Friday (11/3)     23:05   Talking Pictures   Tales of Terror (1962). Three Edgar Allen Poe stories, directed by Roger Corman as a vehicle for Vincent Price. There is a particularly memorable wine-drinking scene, co-starring Peter Lorre.

Other modern films of interest

Saturday (5/3)        23:40   BBC4          Harry Birrell Presents Films of Love and War (2019). The films are the home movies of amateur cinematographer Harry Birrell, documenting his early life and loves in Scotland, and later his service in WWII in India and the Far East.  This documentary has been co-produced by his granddaughter Carina Birrell, who had 400 reels of film to choose from, and the result is both magnificent and poignant. (JR)

Sunday (6/3)           14:10   BBC2          McFarland, USA (2015). Kevin Costner, who seems to have become a sort of cinematic eminence grise (Molly’s Game, Hidden Figures), stars as Jim White, a football coach who in 1987 moves with his family to a job at a predominantly Latino High School in McFarland, California, where he sets up a cross-country team for a group of pupils with limited prospects.  The story is loosely based on White’s real life experience.  Directed by Nicky Caro. (JR)

                                  21:00   BBC2          Misbehaviour (2020). Comedy-drama about the 1970 Miss World contest, which was disrupted by women’s lib protesters because of its objectification of women, thereby ruining the night of only the second black woman to win it.  Fine performances by Gugu Mbatha-Raw as Miss Grenada, Rhys Ifans and  Keeley Hawes as Eric and Julia Morley, and Greg Kinnear as an egregious Bob Hope, who was hosting. For those who are interested, the locations used include the Rivoli Ballroom in Lewisham, Eltham Palace and  Hornsey Town Hall. (JR)

                                  21:00   Sky Arts     Tina (2021). Documentary about Tina Turner, with lots of footage and an interview with the legend herself. One of my most treasured things is a bootleg of the complete ‘River Deep, Mountain High’ sessions, with horrible Phil Spector pushing his star to the limits of her endurance. Wagnerian in every sense. And people think Hitchcock was nasty to women. What’s Love Got To Do With It indeed. (JM)

                                   23:00   Film4          You Were Never Really Here (2017). Joaquin Phoenix and his impressive beard play Joe, a destructive force of nature with a shady past who is hired to rescue a kidnapped girl from human traffickers. Do not be fooled though, this is not Taken: there is some real artistry here. Much of the violence is off-screen, and left to the imagination, which may be even more unbearable. Britain’s Lynne Ramsay directs. (MH)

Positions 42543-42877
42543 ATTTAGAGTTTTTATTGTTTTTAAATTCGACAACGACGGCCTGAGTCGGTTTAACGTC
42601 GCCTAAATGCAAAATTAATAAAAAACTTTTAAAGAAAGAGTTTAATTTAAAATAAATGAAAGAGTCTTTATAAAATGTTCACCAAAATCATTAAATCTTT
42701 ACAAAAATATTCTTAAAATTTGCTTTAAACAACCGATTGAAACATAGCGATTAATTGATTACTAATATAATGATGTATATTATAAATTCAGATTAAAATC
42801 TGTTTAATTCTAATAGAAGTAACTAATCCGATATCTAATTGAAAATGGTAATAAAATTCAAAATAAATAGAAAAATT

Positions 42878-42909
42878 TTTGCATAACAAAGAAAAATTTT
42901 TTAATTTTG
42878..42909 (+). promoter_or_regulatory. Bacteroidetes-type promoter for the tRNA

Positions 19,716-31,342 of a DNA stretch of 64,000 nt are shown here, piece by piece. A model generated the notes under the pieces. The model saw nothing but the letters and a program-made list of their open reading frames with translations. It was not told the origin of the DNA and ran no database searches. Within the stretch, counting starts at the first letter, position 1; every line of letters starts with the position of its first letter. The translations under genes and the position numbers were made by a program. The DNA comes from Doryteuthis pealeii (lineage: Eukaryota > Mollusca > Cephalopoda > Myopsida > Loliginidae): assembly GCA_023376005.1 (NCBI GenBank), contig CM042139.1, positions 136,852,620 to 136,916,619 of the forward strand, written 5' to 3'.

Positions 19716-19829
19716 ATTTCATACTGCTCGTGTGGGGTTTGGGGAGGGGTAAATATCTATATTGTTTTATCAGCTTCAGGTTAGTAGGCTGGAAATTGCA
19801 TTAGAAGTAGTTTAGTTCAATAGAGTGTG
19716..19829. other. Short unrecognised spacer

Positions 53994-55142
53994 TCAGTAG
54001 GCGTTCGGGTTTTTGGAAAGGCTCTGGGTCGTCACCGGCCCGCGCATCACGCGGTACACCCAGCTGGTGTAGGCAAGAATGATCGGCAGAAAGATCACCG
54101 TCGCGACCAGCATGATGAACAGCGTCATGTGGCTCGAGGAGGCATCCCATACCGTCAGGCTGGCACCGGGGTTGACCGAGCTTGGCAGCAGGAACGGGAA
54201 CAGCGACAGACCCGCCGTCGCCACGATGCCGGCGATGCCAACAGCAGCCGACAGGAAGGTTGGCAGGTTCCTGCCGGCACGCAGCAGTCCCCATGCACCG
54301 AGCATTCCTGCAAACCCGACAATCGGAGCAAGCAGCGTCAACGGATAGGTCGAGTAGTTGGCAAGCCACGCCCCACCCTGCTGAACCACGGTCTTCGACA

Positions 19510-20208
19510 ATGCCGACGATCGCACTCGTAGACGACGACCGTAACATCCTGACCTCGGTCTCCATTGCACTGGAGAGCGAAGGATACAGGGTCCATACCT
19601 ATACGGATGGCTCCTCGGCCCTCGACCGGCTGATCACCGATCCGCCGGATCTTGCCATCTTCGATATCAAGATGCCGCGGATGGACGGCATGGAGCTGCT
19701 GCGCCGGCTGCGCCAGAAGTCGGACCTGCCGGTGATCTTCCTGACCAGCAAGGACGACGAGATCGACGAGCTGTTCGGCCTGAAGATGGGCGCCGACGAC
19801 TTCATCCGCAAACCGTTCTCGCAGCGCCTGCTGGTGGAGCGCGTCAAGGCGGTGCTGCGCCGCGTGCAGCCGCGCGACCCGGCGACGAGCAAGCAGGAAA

Tuesday (8/3)          20:00   Sky Arts     The Conductor (2021) (also Wednesday 07:00). Documentary about Marin Alsop, protege of Leonard Bernstein, who became the first woman director of a major orchestra in the US, South America, Austria and Britain.  Directed by Bernadette Wegenstein. (JR)

Wednesday (9/3)    21:00   Sky Arts     Jane Fonda in Five Acts (2018). Documentary directed by Susan Lacy, about the life and considerable achievements, in film and beyond, of the estimable Fonda, with contributions by Robert Redford, Sidney Pollack, Lily Tomlin, and a variety of politicians including Richard Nixon and Henry Kissinger, who no doubt thought highly of her. It was rumoured that Fonda was considered for the role of Evelyn in Chinatown and although it went to Faye Dunaway, sometimes it feels like Fonda would have been great. (JR)


Saturday (5/3)   21:05   Talking Pictures   The Offence (1973)  (also Wednesday 21:05). Fascinating British noir venture by Sidney Lumet about a police detective (Sean Connery) who beats a rape suspect (Ian Bannen) and then finds himself on the other side of the law when the suspect dies. The film explores the brutalisation officers can experience through their exposure to violence, and the ambiguity of responses to it.  Lumet had previously worked with Connery in The Hill. Trevor Howard and Vivien Merchant also appear. (JR)

Friday (11/3)      13:00   BBC2                     It’s a Mad, Mad, Mad, Mad World (1963). Overlong but still pretty funny comedy directed by Stanley Kramer, about a group of motorists in California who happen upon a car accident involving a just-released ex-convict who was on the way to pick up his concealed loot. Before he dies, he gnomically tells them where it is buried, and the rest of the film is about the race between various car-loads of people who wouldn’t otherwise be seen dead doing exactly what they are now doing. Among the rapacious protagonists are Mickey Rooney, Spencer Tracy, Ethel Merman, Sid Caesar, Phil Silvers, Terry-Thomas, Jonathan Winters and Peter Falk. Look out for the brief cameo by Buster Keaton near the end. (JR)

2 thoughts on “Freeview films, March 5 to March 11, 2022

  1. Hi John,

    I do agree with you, I found Happy as Lazzaro a wonderful and enchanting film.


    1. Glad you enjoyed it, Derek. It is a lovely film that needs a bit of patience and a willingness to embrace the nature of innocence. Splendid music, as well.